Poker Alice

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Alice Ivers Duffield Tubbs Huckert, commonly known as Poker Alice (February 17, 1851 - February 27, 1930), was considered to have been the best female poker player in the American West. A native of Devonshire, England, she emigrated with her family to Virginia when she was a small girl. When Alice was in her teens, the Iverses relocated to Leadville in the Colorado Rockies.[1] Another source maintains that Alice was born not in England but two years later in 1853 in Virginia to Irish immigrant parents.[2]

Contents

Background

When she was twenty, the petite, attractive Alice married the mining engineer and avid gambler Frank Duffield. Alice joined her husband on his gambling excursions and quickly learned to master both poker and faro. When Frank was killed in an explosion, Alice began to earn her livelihood as a professional gambler. Like her father, she could have been a schoolteacher, but there were no schools yet organized in Leadville, the population of which had reached 35,000 during a silver rush. Sought after as both a dealer and a player, she was given the sobriquet "Poker Alice." In addition to Leadville, she worked in Alamosa, Central City, Georgetown, Colorado, and Trinidad, Colorado.

Fashionably dressed, Alice packed a .38 revolver and began to smoke cigars. She was welcome in the gambling halls because her presence drew more interested patrons. She claimed to have religious beliefs which made her avoid engaging in gambling on Sundays. She also worked for a time at the Gold Dust Gambling House in Silver City in the New Mexico Territory. Her winnings there enabled her to travel to New York City, where she embellished her wardrobe.

On returning from New York, Alice was hired as a dealer in Bob Ford's saloon in Creede in Mineral County in southwestern Colorado. Earlier, Ford had shot Jesse James to death for the reward money. Alice then arrived in Deadwood, South Dakota, about the time of statehood. There she met the dealer and gambler Warren G. Tubbs, who also for more stable income painted houses in nearby Sturgis, South Dakota.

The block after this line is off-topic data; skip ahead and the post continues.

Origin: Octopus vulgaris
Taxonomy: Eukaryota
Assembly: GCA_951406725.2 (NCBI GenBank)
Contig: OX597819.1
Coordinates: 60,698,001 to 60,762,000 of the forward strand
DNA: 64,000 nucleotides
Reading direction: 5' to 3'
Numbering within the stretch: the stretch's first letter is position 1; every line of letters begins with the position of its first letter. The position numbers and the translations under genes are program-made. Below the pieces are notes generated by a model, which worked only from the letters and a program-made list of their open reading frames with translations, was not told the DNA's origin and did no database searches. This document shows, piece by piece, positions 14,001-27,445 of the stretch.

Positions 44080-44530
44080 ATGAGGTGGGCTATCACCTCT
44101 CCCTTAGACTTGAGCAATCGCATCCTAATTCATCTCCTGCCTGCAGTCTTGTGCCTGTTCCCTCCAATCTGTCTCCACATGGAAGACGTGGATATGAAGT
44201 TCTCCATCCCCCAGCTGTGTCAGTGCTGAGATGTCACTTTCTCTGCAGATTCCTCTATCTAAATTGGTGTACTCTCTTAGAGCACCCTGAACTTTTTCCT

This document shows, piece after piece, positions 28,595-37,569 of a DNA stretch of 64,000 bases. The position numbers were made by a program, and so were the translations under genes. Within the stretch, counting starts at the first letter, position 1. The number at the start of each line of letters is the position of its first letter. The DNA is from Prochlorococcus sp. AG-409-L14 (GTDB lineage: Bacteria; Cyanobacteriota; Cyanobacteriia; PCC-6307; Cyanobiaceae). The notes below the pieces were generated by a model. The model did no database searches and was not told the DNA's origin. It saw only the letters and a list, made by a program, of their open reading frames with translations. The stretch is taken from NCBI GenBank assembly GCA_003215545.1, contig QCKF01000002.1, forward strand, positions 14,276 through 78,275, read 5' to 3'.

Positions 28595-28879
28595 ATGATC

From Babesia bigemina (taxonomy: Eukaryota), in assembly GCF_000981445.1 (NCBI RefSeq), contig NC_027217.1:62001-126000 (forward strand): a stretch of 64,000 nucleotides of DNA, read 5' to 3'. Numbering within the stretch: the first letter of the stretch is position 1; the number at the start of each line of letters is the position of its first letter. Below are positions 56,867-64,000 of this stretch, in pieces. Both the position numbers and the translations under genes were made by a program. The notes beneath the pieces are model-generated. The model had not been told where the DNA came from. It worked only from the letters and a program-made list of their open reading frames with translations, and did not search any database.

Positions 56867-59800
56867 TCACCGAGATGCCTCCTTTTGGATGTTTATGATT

Later years

After a period of time, Alice yielded to Tubbs' persistent proposals of marriage. The couple homesteaded on a ranch near Sturgis and had seven children. During this time, Alice adjusted to her role as a rancher's wife and spent comparatively little time in the gambling halls. When Tubbs contracted tuberculosis, Alice did her best to nurse him back to health, but he died in 1910 and was buried in Sturgis. She returned to the gambling houses to earn a living and married for a third time, However, George Huckert, her ranch manager, also soon died. Alice was hence a three-time widow.

During national prohibition, Alice opened "Poker's Palace" near Sturgis, which offered prostitution despite her claim of Christianity. When a drunken soldier from nearby Fort Meade, South Dakota, caused trouble in the establishment, Alice shot the man dead. She was subsequently acquitted on grounds of self-defense, but the saloon was closed. In her seventies, Alice continued to gamble, but gone were the fashionable dresses of her younger years. Instead she donned mostly men's clothing in the tradition of another South Dakota western figure, Calamity Jane. Alice appeared at various western festivals and celebrations, including one in Omaha, Nebraska. She once said that she would rather gamble than eat.

In her later years, she continued to operate a house of prostitution, having claimed that her patrons included members of the Grand Army of the Republic], the Benevolent and Protective Order of Elks, and even Methodist ministers. Gamblers at the time wielded a high social status and pay scale. While running the house of prostitution, she was often seen in pubic as a well-known card player in Deadwood, a town which tolerated gambling and prostitution until 1987. Finally in 1926, at the age of seventy-five, she was sentenced to prison for repeated violations. However, Republican Governor Carl Gunderson pardoned her. Gunderson was then unseated in the 1926 gubernatorial election by the Democrat William J. Bulow, later a U.S. senator.[3]


Death and legacy

In 1930, at the age of seventy-nine, Alice died in Rapid City of complications from gall bladder surgery. She is interred at St. Aloysius Cemetery in Sturgis. Her long-vacant house was scheduled to be demolished, but a businessman purchased it and relocated the structure to Junction Avenue in Sturgis, where it is a bed and breakfast inn.

The character Poker Alice has been romanticized in film and television by such actresses as Susan Sullivan, Elizabeth Taylor, and Barbara Stuart. Sullivan appeared as Poker Alice in the 1978 western film, The New Maverick, with James Garner, Charles Frank, and Jack Kelly.[4] Taylor played "Alice Moffit" in a later television film, Poker Alice, which aired in 1987.[5] Stuart played the part in three 1960 episodes episodes of the CBS television series, The Texan, starring Rory Calhoun as the fictitious wanderer Bill Longley.[6]

Poker Alice claimed to have won honestly more than $250,000 at the gaming tables: "Praise the Lord and place your bets. I'll take your money with no regrets."


References

  1. Kathy Weiser, "Poker Alice - Famous Frontier Gambler". legendsofamerica.com. Retrieved on May 10, 2012.
  2. Poker Alice Ivers. sangres.com. Retrieved on May 10, 2012.
  3. List of governors of South Dakota: Gunderson (1925-1927); Bulow (1927-1931)
  4. The New Maverick (1978). Internet Movie Data Base. Retrieved on May 10, 2012.
  5. Elizabeth Taylor. Internet Movie Data Base. Retrieved on May 10, 2012.
  6. Barbara Stuart. Internet Movie Data Base. Retrieved on May 10, 2012.
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